THE BUSINESS OF VISCOSITY BLOG



    I'm a Chemist...Why Should I Care About Process Temperature Control

    Posted by Mike Bonner

    Oct 29, 2013 9:30:00 AM

    Don'tCareA few weeks ago, I was presenting at a coating conference talking about controlling the temperature of coatings at the point of application.  The conference was heavily attended by chemists and lab technicians from some of the largest coating suppliers in the world.  They were there to learn about new additives and test methodologies—all the latest trends in formulating—so, needless to say, my presentation did not win the “best-attended” award. 

    At the speaker dinner that evening, I was talking with one of the attendees whom I noted was not at my presentation and I felt compelled to ask the logical question, “What made you decide not to attend my presentation?” 

    His answer was almost automatic, “I’m a chemist.  I work in a lab all day trying to create the right formulation for my customer.  Why would I care about Process Temperature Control?

    The words no longer escaped his mouth when, realizing the insulting nature of his response, a look of regret crossed his face, and he started to back-pedal.  But since it was the answer that I expected, I was undeterred.  “So, do you mean that temperature doesn’t affect your coatings?” I asked.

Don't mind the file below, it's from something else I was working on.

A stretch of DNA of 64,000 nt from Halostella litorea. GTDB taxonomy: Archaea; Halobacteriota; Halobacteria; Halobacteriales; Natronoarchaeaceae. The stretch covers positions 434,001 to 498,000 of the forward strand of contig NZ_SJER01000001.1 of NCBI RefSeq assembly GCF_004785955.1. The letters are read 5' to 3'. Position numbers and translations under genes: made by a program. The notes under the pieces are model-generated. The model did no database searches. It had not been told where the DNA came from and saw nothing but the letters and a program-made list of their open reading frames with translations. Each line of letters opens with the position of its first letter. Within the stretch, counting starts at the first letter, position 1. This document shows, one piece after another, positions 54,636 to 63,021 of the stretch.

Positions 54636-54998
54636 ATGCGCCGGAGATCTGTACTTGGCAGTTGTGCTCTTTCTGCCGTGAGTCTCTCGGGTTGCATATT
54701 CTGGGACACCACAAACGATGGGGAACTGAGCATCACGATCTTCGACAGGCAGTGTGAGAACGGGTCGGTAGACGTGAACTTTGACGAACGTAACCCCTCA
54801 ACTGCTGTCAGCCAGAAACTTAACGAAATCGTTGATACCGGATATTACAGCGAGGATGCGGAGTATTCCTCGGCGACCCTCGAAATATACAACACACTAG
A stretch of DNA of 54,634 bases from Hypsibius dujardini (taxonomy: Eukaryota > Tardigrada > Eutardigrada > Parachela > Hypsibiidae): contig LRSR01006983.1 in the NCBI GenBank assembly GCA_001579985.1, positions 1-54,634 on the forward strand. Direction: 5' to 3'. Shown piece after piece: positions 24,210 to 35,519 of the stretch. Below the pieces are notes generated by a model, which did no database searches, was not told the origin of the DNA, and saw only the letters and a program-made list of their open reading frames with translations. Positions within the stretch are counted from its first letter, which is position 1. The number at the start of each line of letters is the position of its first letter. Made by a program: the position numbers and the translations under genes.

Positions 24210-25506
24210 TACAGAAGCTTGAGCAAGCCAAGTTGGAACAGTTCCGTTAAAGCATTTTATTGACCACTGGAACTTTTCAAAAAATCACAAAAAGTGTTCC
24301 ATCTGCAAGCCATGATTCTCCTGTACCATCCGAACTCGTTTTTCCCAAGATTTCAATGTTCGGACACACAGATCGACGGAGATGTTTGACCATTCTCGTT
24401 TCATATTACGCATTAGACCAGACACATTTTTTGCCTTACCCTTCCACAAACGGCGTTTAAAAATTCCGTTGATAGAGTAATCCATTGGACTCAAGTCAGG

A PhD in chemistry, he was no dummy, and the light was already dawning.  “Sure, it does.  I have to test at all different temperatures.  In fact, sometimes I have to create a summer blend and a winter blend to get acceptable performance year-round,” he replied.

    I pressed on.  “If temperature didn’t vary, it would be a lot easier for you to create the best formulation, wouldn’t it?”

    Now he knew he had me.  “Yeah, but that requires controlling the whole plant and our customers are never going to spring for that!”

    “I’m not sure that controlling the whole plant is necessary,” I replied. “Would you agree that the only material temperature that’s important is the temperature of the material that is being placed on the part?”

    He thought about it for a moment and said, “That makes sense.  It would be at the right viscosity and should perform just like we designed it to.”  And then he added, “That’s what you were talking about in your presentation today, isn’t it?”

    I nodded.

    “Now I wish I had been there…” he said.

    And I smiled.

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    Topics: cost of temperature, Temperature control, Point of Application

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